This Thanksgiving the Rahe family is hunkered down at home. The temperature outside is 61 degrees, and winter is about to begin in earnest -- with snow predicted for tomorrow. We are blessed with the presence of my wife's parents, and our children are having a grand time. There is much for which to be thankful.
It could have been otherwise. Shortly after Christmas, eleven months ago, our eldest, then eleven years old, was suddenly wracked with pain. Fearing appendicitis, we rushed her to the hospital (which is four blocks away). There, after an ultrasound, she was diagnosed as having an ovarian cyst the size of a baseball. Surgery was imperative. So, that very day, my wife drove her to the University of Michigan children's hospital -- where, a day later, she went under the knife. Her parents were terrified; she was nonchalant. And, within six weeks, she was running track.
I, too, am lucky to be alive. As long-time readers of Ricochet may remember, my elder brother had prostate cancer when he was in his early sixties and had the prostate removed. I was myself alert to the danger; and, late in 2010, when my PSA jumped dramatically from a very low score, I contacted an old friend who recommended me for a diagnostic study at the National Institutes of Health (NIH) in Bethesda. There I had an experimental transrectal MRI and both an ordinary scattershot and a targeted biopsy in March, 2011. On that occasion, Dr. Peter Pinto, the surgeon conducting the study, found a smidgen of cancer. Last March, when the procedure was repeated, that smidgen had grown dramatically, and I was strongly encouraged to opt for intervention. On 25 June, at NIH, I went under the knife -- and, though the operation was a great success and I was neither incontinent nor impotent, there were complications. A lymphocele developed. I returned to NIH on 27 July and remained there until 21 August, as repeated attempts were made to drain the lymphocele and reduce the flow of lymphatic fluids. When it became clear that the last of these attempts had failed, I flew back to NIH. On 27 August, Dr. Pinto opened me up once more and cut a window in the cavity where the fluids gathered so that they could drain into the peritaneum. There was, I should add, one other complication. While in the hospital at the end of July, I came down with pneumonia.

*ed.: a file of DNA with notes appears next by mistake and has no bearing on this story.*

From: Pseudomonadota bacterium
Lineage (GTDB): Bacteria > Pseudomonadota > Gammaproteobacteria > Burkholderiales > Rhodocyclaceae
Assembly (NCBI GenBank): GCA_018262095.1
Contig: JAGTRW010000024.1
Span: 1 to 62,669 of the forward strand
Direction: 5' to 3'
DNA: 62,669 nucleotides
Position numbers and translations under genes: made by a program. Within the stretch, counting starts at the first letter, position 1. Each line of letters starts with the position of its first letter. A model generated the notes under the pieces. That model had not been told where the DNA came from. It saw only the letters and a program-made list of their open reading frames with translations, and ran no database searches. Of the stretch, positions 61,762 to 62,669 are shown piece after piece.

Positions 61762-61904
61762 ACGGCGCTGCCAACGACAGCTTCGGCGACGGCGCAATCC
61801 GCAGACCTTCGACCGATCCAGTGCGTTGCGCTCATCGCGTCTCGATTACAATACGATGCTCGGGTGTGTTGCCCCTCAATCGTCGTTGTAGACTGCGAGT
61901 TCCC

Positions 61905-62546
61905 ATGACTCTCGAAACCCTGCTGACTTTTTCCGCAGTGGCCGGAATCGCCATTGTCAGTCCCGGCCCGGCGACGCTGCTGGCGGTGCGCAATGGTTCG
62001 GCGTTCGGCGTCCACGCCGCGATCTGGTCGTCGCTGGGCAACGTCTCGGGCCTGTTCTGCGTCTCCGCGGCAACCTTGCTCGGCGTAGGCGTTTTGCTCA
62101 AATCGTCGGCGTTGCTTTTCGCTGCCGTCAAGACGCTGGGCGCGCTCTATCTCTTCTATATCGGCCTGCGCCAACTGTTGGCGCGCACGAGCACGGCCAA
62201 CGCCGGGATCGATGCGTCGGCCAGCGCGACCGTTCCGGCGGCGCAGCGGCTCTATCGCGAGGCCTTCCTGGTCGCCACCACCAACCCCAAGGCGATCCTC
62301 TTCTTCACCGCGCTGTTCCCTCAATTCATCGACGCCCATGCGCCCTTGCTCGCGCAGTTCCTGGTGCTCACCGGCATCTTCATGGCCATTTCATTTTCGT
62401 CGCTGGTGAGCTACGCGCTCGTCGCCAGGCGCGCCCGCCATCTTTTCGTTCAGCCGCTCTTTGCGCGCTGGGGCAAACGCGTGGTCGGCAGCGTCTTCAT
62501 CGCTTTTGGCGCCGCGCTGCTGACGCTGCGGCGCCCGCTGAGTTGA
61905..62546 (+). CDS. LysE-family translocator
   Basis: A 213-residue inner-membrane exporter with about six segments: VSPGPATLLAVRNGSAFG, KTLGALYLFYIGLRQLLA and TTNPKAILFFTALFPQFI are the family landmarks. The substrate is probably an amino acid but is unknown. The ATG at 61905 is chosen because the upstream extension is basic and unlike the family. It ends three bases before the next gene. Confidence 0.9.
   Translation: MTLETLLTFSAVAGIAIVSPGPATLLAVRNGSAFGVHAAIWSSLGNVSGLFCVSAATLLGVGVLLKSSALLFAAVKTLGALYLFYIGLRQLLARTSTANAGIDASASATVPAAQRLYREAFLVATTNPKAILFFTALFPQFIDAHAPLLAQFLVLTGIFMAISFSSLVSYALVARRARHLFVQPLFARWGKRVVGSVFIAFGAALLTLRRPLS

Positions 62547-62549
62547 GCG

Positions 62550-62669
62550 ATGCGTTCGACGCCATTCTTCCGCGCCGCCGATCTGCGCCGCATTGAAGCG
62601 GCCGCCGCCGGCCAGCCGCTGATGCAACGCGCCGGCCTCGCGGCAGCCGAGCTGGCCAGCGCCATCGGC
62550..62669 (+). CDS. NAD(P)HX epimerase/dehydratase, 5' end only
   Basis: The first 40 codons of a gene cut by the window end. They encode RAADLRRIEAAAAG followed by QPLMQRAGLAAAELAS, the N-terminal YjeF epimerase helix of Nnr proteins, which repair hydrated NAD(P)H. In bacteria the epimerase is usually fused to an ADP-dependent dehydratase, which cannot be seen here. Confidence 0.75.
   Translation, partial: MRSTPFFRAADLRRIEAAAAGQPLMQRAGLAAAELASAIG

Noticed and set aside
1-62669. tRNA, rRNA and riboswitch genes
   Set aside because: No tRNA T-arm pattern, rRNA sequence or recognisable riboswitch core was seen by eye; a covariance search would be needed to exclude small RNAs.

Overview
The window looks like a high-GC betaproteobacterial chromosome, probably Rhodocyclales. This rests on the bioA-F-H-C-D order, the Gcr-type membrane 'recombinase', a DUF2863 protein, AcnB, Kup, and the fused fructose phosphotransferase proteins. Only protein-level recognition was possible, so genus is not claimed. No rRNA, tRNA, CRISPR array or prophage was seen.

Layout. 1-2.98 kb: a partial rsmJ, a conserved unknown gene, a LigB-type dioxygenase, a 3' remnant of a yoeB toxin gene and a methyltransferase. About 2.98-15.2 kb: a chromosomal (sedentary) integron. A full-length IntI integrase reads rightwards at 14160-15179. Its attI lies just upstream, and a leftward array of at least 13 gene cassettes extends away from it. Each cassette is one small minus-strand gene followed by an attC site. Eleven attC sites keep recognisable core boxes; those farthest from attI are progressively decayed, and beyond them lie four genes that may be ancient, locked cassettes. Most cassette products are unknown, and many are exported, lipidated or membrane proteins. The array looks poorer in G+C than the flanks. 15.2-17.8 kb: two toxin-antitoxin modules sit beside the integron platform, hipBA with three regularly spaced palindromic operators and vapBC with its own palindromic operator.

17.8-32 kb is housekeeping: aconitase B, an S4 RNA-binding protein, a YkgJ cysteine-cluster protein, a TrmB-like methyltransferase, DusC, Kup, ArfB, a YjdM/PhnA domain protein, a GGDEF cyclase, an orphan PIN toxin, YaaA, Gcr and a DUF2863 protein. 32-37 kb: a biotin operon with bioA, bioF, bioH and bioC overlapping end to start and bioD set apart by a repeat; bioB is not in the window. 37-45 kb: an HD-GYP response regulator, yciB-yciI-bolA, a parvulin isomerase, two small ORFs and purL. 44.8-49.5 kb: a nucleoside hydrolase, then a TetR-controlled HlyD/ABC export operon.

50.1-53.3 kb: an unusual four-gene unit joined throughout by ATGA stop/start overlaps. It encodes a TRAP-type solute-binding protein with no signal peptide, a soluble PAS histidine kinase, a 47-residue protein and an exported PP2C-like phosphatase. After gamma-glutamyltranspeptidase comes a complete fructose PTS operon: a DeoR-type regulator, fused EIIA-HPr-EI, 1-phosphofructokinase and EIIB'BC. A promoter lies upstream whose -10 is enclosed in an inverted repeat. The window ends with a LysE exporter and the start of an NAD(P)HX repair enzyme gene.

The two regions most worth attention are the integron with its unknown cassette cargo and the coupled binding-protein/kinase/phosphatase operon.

The whole business was an ordeal. If you or one of your loved ones has or might contract prostate cancer and you want to know more, or if you are merely curious about the gory details, just Google Ricochet Rahe prostate and read the pertinent posts. I should warn you that I pulled no punches in describing what I went through at each stage. My purpose was to leave those who want to know a bit better informed.
I emerged from this ordeal intact. There is next to nothing left of my wounds. The evidence strongly suggests that Dr. Pinto succeeded in cutting out the cancer before it had spread. My PSA, which is now 0.13, confirms that surmise, and the lymphocele is gone. If I do not always feel like a million dollars, it is solely because my age is approaching 64. To Dr. Pinto and his colleagues and to medical researchers both present and past, I, my elder daughter, and my family more generally owe a great deal.
Needless to say, all of this was hard on my wife and difficult in some measure for my children as well. She held up like a trooper, and her parents did yeomen duty, driving from Maine to Michigan to take care of our children while I did my first stint in the hospital, and taking care of them in Maine for much of the time in late July and August when I returned to NIH for a more extended stay. To my wife and her parents, I owe more than I can say.
And now? Well, it is simply good to be here -- and a joy to flirt and banter with my wife and to watch our children grow. If I were not gravely worried about the trajectory of the country in which we live, I would be perfectly content. Today, at least, I will soon drown my sorrows in turkey and stuffing.